Go/no-go omission p .13 -.20 .40* .53* -.78
ρ .64 .59 .04 .02 .11
Go/no-go commission p .14 .31 .27 .48* -.28
ρ .61 .41 .19 .04 .64
WCST n of tests administered p .15 .43 .05 .12 .12
ρ .57 .24 .78 .62 .84
WCST n of correct responses p -.08 -.19 -.16 -.47* .67
ρ .75 .62 .45 .04 .21
WCST n of correct responses p .18 .65 .14 .22 -.22
ρ .51 .08 .51 .36 .71
WCST n of perseverative responses p .21 .45 .21 .29 .11
ρ .45 .22 .30 .24 .85
WCST n of perseverative errors p .18 .46 .14 .20 .11
ρ .51 .21 .50 .41 .85
WCST % of perseverative errors p .19 .47 .13 .22 .11
ρ .48 .19 .53 .37 .85
WCST n of nonperseverative errors p .14 .28 -.11 -.10 -.05
ρ .61 .45 .58 .66 .92
WCST answer percentage of conceptual level p -.15 -.41 -.18 -.27 .22
ρ .58 .26 .38 .26 .71
WCST n of categories completed p -.11 -.33 -.17 -.43 -.17
ρ .69 .34 .42 .07 .77
WCST n of tests to complete the 1st class p .07 .10 .24 .23 -.62
ρ .78 .79 .25 .34 .26
WCST failure to maintain context p .07 -.28 -.01 .06 .79
ρ .80 .48 .93 .80 .11
WCST learning to learn p .11 -.10 .28 .09 -.89*
ρ .75 .87 .28 .76 .04

Note. DY-BOCS = Dimensional Yale-Brown Obsessive-Compulsive Scale; WCST = Wisconsin Card Sorting Test; S/R = sexual/religious; S/O = symmetry/ordering; C/C = contamination/cleaning.

*p < .05 (Spearman’s). **p < .01 (Spearman’s).

Table 3 Descriptive Statistics of the Performance of Obsessive-Compulsive Patients (n = 28) on Neuropsychological Evaluations 

Instrument M SD
WASI
Vocabulary 52.25 15.63
Block design 32.75 16.63
Similarity 34.39 7.74
Matrix reasoning 23.00 8.781
Verbal IQ 109.86 17.38
Performance IQ 99.46 19.22
Total IQ 209.32 34.81
RCFT
Copy 31.17 5.97
Immediate recall 13.87 8.52
Time to copy 370.39 196.22
Immediate recall timing 222.07 145.13
WAIS-III
DSF 7.79 2.75
DSF (maximum span) 6.04 3.15
DSB 13.89 5.45
LNS 9.79 4.33
FAS 37.57 11.66
Go/no-go task
Omission 8.93 14.76
Commission 6.07 5.67
WCST
total n of correct responses 63.44 13.33
total n of incorrect responses 41.96 29.89
Perseverative responses 33.37 32.23
Perseverative errors 24.00 23.90
Percentage of perseverative errors 20.26 17.71
No perseverative errors 17.81 16.25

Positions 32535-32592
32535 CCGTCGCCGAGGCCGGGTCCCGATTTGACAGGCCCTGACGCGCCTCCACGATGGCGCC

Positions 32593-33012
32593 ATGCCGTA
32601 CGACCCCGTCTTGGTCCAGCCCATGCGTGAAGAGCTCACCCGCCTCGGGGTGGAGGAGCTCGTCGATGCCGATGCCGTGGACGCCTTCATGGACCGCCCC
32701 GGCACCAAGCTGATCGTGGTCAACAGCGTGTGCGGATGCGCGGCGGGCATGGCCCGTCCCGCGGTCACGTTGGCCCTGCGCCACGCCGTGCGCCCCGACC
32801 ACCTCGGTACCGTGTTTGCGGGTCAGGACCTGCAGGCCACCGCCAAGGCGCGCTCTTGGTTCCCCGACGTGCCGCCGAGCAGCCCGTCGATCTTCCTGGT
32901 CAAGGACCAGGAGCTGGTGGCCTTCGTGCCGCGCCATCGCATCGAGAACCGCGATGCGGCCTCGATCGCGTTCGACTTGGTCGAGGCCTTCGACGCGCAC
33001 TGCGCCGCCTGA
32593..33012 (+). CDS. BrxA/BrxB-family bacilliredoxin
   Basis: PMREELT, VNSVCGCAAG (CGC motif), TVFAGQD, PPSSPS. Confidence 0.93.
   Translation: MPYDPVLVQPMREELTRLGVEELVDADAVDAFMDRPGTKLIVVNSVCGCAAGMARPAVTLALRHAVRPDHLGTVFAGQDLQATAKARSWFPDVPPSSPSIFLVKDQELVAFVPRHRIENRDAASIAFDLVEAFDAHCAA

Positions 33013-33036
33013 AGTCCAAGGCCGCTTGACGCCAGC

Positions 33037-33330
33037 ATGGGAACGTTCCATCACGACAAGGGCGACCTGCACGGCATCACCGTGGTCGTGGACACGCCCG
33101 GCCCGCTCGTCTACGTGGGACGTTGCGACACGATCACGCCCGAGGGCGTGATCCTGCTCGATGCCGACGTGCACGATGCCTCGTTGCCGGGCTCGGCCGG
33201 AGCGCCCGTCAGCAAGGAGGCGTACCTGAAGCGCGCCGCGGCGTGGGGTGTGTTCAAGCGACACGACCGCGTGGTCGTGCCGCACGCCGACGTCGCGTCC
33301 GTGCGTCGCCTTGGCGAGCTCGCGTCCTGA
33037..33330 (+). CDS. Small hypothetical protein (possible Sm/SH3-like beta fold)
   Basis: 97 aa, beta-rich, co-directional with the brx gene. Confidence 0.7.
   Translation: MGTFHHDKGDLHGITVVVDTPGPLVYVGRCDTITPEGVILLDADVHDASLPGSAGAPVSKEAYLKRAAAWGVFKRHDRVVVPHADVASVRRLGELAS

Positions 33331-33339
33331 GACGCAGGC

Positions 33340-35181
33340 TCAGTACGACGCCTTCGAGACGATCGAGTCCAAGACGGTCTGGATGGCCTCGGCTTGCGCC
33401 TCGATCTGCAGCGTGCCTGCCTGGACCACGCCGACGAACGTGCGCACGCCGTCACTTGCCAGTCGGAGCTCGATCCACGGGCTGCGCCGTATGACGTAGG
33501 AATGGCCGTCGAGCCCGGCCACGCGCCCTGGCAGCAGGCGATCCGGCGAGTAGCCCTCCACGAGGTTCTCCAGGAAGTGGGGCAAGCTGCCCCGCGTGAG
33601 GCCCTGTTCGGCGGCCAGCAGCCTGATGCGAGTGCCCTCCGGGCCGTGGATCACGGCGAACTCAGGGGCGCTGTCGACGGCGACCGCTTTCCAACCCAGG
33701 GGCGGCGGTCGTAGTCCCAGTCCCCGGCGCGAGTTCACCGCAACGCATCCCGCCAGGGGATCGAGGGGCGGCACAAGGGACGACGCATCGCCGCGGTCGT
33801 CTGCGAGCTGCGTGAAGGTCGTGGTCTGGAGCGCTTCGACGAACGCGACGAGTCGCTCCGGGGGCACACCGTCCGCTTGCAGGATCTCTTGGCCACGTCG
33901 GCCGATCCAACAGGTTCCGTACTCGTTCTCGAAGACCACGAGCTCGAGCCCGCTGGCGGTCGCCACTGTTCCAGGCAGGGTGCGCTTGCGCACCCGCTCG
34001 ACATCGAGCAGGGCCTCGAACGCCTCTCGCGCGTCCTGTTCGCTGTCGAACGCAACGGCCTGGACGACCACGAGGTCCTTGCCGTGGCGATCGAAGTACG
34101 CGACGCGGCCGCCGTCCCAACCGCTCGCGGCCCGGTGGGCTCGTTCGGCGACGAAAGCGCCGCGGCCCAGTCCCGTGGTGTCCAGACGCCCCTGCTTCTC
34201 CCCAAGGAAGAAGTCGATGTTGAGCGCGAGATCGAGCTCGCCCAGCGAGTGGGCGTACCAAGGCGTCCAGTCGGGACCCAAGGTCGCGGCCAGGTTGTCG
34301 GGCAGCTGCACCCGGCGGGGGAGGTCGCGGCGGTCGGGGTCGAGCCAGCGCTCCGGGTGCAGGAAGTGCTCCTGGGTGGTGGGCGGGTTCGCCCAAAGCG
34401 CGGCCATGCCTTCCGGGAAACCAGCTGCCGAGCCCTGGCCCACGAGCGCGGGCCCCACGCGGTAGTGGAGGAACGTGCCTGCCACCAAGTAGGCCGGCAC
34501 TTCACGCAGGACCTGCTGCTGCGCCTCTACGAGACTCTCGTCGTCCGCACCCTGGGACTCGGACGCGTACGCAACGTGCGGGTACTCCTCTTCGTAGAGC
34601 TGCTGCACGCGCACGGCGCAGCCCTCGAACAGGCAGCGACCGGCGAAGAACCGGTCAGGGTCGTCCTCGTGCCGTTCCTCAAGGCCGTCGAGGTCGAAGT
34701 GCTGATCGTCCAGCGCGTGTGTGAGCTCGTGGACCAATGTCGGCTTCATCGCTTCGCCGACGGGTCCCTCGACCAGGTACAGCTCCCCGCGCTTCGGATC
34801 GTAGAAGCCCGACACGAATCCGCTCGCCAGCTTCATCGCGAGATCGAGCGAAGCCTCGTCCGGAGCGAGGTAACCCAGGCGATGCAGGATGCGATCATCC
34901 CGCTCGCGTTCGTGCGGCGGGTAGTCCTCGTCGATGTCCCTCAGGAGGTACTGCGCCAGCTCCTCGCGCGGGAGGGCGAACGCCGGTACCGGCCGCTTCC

Percentage of conceptual level responses 52.37 25.66
n of categories completed 4.11 2.25
n of assays required to complete the 1st class 36.30 38.92
Failure to maintain context 1.93 3.79
Stroop test
Stroop effect -1.76 10.17

Note. WASI = Wechsler Abbreviated Scale of Intelligence; RCFT = Rey Complex Figure Test; WAIS-III = Wechsler Adult Intelligence Scale, third edition; LNS = Letter-Number Sequencing; DSF = Digit Span Forward; DSB = Digit Span Backward; FAS = phonemic verbal fluency test; WCST = Wisconsin Card Sorting Test.

Discussion

The aim of this study was to determine whether executive function is related to OCS severity in the various dimensions defined in the DY-BOCS. Although a number of studies have suggested that OCD patients show impaired executive function in comparison with healthy controls (Tükel et al., 2012), there is some debate about whether the neuropsychological deficits associated with OCD would be of primary origin or result from differences in OCD symptomatology (Bannon, Gonsalvez, Croft, & Boyce, 2006). Our findings may show that greater OCS severity in the contamination/cleaning dimension results in poorer planning, organization, visual perception, cognitive flexibility and processing speed, as evaluated by the WASI subtests Matrix Reasoning and Block Design. We also found that OCD patients presenting contamination/cleaning had deficits in attentional and inhibitory control, as evidenced by errors of omission and commission, respectively, on the go/no-go task. The fact that these deficits in executive function are associated with this dimension might explain the difficulty these patients have in changing or avoiding the thoughts and behaviors that are the core features of OCD (APA, 2000).

On the RCFT, the severity of OCS in the aggression dimension resulted in longer times to copy the figure, to recall the figure and to reproduce the figure from memory, suggesting impaired planning ability. The problems of executive planning in OCD might account for the difficulties in spatial organization and, in turn, exert a secondary effect on immediate memory.

The authors stated that such memory deficits seem to be more closely related to the organizational skills needed to plan a task than to memory (Pena-Garijo, Ruipérez-Rodríguez, & Barros-Loscertales, 2010; Pena & Vale, 2010). In the present study, however, we found a better percentile in copying, as OCD patients who presented the sexual/religious dimension performed better on the RCFT figure copying task than did those who did not present that dimension, the former producing copies that were more accurate and more well-structured. The differences between the OCD patients in the results found between the aggression dimension and those presenting the sexual/religious dimension underscores the heterogeneity of OCD (Mataix-Cols et al., 2010) and the importance of studying the various dimensions of the disorder, as well as that of considering the severity of each dimension and the possible etiological differences among them (Fontenelle, 2001; Jang et al., 2010; Landeros-Weisenberger et al., 2010).